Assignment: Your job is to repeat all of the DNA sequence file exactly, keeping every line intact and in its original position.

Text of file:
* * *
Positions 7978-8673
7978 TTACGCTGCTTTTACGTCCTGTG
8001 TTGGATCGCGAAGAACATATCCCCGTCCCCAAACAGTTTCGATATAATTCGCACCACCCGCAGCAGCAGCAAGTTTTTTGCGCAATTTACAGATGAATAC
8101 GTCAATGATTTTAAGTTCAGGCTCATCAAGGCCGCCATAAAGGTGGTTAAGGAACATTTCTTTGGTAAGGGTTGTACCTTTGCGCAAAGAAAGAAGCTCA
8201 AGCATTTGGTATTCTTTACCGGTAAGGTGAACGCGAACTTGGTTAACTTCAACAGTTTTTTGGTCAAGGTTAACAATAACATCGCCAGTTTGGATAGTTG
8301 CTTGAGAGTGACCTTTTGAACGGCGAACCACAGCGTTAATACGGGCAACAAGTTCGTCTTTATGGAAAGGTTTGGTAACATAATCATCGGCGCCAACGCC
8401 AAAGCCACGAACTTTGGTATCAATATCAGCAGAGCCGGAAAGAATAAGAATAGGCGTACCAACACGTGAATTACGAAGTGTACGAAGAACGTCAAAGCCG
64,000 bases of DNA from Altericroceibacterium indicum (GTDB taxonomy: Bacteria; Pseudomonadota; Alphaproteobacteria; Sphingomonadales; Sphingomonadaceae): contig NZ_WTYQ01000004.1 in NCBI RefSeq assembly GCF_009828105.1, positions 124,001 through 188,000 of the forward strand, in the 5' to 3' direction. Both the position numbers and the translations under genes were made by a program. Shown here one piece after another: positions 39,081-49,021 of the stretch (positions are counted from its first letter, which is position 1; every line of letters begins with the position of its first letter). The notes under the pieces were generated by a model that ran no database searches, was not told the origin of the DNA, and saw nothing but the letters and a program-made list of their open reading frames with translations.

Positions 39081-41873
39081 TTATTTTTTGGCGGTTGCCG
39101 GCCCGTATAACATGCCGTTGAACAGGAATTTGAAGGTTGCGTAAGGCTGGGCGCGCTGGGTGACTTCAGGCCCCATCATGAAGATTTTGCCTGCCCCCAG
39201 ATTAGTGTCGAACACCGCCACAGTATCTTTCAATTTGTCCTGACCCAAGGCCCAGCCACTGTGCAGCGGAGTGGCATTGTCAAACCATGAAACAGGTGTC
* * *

Positions 7978-8673
7978 TTACGCTGCTTTTACGTCCTGTG
8001 TTGGATCGCGAAGAACATATCCCCGTCCCCAAACAGTTTCGATATAATTCGCACCACCCGCAGCAGCAGCAAGTTTTTTGCGCAATTTACAGATGAATAC
8101 GTCAATGATTTTAAGTTCAGGCTCATCAAGGCCGCCATAAAGGTGGTTAAGGAACATTTCTTTGGTAAGGGTTGTACCTTTGCGCAAAGAAAGAAGCTCA
8201 AGCATTTGGTATTCTTTACCGGTAAGGTGAACGCGAACTTGGTTAACTTCAACAGTTTTTTGGTCAAGGTTAACAATAACATCGCCAGTTTGGATAGTTG
8301 CTTGAGAGTGACCTTTTGAACGGCGAACCACAGCGTTAATACGGGCAACAAGTTCGTCTTTATGGAAAGGTTTGGTAACATAATCATCGGCGCCAACGCC
8401 AAAGCCACGAACTTTGGTATCAATATCAGCAGAGCCGGAAAGAATAAGAATAGGCGTACCAACACGTGAATTACGAAGTGTACGAAGAACGTCAAAGCCG
64,000 bases of DNA from Altericroceibacterium indicum (GTDB taxonomy: Bacteria; Pseudomonadota; Alphaproteobacteria; Sphingomonadales; Sphingomonadaceae): contig NZ_WTYQ01000004.1 in NCBI RefSeq assembly GCF_009828105.1, positions 124,001 through 188,000 of the forward strand, in the 5' to 3' direction. Both the position numbers and the translations under genes were made by a program. Shown here one piece after another: positions 39,081-49,021 of the stretch (positions are counted from its first letter, which is position 1; every line of letters begins with the position of its first letter). The notes under the pieces were generated by a model that ran no database searches, was not told the origin of the DNA, and saw nothing but the letters and a program-made list of their open reading frames with translations.

Positions 39081-41873
39081 TTATTTTTTGGCGGTTGCCG
39101 GCCCGTATAACATGCCGTTGAACAGGAATTTGAAGGTTGCGTAAGGCTGGGCGCGCTGGGTGACTTCAGGCCCCATCATGAAGATTTTGCCTGCCCCCAG
39201 ATTAGTGTCGAACACCGCCACAGTATCTTTCAATTTGTCCTGACCCAAGGCCCAGCCACTGTGCAGCGGAGTGGCATTGTCAAACCATGAAACAGGTGTC